Tonight I swabbed four areas; the first being the counter where the agar plate was sitting. Although I am judicious and clean my work areas prior to doing anything, for this experiment I did not clean the area with disinfectant prior to swabbing. The second area swabbed was the stove. Circles represent areas that were swabbed.

cabinet                   Stove

The test tube holders are another area as a possible bacteria cesspool, along with the various pieces of lab equipment. The other area, although not used while brewing, is the incubator.

lab equipment                    Incubator

I placed all inoculated plates into the incubator at 80° F and will check them in 72-hours. Assuming each plate grows a culture, I will post the results after they are stained and examined.

Current project – part 1


I began this current project with a few simple questions – how many bugs are flying around my lab? Is my work area really as “clean” as it looks? And, how likely is it that any batch of beer is going to be infected by a bug (bacteria, wild yeast, etc.)?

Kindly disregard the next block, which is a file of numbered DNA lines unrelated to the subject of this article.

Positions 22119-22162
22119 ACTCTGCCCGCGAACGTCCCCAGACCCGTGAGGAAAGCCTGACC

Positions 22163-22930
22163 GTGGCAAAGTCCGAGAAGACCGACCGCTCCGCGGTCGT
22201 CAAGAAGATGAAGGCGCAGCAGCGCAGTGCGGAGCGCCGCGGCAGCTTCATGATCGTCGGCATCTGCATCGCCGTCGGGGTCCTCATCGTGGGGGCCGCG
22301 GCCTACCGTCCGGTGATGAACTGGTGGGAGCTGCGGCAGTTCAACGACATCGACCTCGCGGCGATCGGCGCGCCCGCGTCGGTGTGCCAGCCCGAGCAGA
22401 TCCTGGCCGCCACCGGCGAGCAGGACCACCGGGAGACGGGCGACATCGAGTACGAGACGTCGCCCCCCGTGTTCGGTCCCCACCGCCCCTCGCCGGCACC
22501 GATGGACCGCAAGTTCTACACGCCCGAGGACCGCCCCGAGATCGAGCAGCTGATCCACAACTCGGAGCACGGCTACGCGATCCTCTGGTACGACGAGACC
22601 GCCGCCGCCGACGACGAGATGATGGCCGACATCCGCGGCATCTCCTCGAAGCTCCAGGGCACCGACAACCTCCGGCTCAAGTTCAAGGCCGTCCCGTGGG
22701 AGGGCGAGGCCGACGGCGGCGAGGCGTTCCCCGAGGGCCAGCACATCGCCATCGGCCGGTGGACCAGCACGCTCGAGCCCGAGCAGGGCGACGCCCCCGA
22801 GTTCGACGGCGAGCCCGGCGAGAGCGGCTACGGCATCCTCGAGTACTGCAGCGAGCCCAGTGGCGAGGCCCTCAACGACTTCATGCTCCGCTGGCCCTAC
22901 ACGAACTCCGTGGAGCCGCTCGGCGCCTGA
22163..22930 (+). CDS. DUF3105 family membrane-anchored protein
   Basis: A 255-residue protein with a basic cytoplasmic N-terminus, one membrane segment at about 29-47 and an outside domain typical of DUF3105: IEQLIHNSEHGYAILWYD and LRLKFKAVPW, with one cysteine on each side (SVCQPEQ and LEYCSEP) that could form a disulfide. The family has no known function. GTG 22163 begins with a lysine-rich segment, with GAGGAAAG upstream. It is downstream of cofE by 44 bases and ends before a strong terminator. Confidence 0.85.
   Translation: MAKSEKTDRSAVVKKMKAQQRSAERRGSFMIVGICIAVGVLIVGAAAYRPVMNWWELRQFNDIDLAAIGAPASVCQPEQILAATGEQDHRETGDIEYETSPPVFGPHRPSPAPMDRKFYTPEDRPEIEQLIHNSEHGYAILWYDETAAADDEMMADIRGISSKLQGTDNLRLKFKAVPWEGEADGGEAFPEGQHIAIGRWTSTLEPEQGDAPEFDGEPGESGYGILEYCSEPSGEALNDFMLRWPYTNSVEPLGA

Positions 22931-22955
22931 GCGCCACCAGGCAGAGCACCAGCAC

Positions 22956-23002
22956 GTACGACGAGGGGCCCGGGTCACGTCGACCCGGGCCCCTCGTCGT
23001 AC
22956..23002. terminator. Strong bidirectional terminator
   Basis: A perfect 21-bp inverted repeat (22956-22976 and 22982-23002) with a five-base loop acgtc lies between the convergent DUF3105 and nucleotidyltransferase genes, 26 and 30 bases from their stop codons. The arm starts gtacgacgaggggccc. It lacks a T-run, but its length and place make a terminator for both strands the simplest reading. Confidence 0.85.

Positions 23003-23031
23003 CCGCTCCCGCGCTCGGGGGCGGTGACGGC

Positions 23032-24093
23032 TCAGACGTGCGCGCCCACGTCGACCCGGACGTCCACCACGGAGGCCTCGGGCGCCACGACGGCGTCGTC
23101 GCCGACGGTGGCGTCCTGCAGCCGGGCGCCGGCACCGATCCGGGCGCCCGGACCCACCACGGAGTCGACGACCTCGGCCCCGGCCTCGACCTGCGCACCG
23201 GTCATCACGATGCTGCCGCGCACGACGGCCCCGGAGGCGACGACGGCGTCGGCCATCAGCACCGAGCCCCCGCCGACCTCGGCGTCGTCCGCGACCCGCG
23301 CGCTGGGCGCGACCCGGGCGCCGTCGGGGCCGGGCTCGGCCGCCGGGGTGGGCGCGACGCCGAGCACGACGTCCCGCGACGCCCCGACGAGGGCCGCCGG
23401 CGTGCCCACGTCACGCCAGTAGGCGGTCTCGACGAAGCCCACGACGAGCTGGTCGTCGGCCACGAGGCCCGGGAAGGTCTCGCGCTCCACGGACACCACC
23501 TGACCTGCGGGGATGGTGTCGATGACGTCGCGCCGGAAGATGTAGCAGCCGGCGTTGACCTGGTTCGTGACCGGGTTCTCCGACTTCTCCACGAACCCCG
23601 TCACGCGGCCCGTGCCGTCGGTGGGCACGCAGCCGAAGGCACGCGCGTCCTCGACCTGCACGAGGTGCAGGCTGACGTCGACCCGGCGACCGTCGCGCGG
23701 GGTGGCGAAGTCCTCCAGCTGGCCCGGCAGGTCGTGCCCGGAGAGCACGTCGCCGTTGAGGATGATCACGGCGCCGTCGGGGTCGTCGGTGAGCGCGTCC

As most projects go, I started by researching the subject.  I read and reread Yeast, watched several YouTube videos on how to culture yeast, and read many blogs and articles on the process of yeast ranching. Taking some of the yeast (Lallemand Nottingham Ale) from a current fermenting beer, I began my journey as a yeast rancher.

I have yet to read anyone who says culturing dry yeast is worth it, but I think losing $3.99 is better than $6.99. So, this was my test batch to see whether I could keep the area clean and sanitary while culturing the yeast. I began by putting everything that could fit into my stove-top autoclave. Spend some money and get a good autoclave rather than a pressure cooker. If you are going to herd yeast, this is one piece of equipment that you must have.  Be sure to follow the instructions. You’ll want to purge the autoclave of air and allow pressure to build up to around 17 -20 psi (about 235-240 F) to sterilize your glassware and agar.


Purging air from autoclave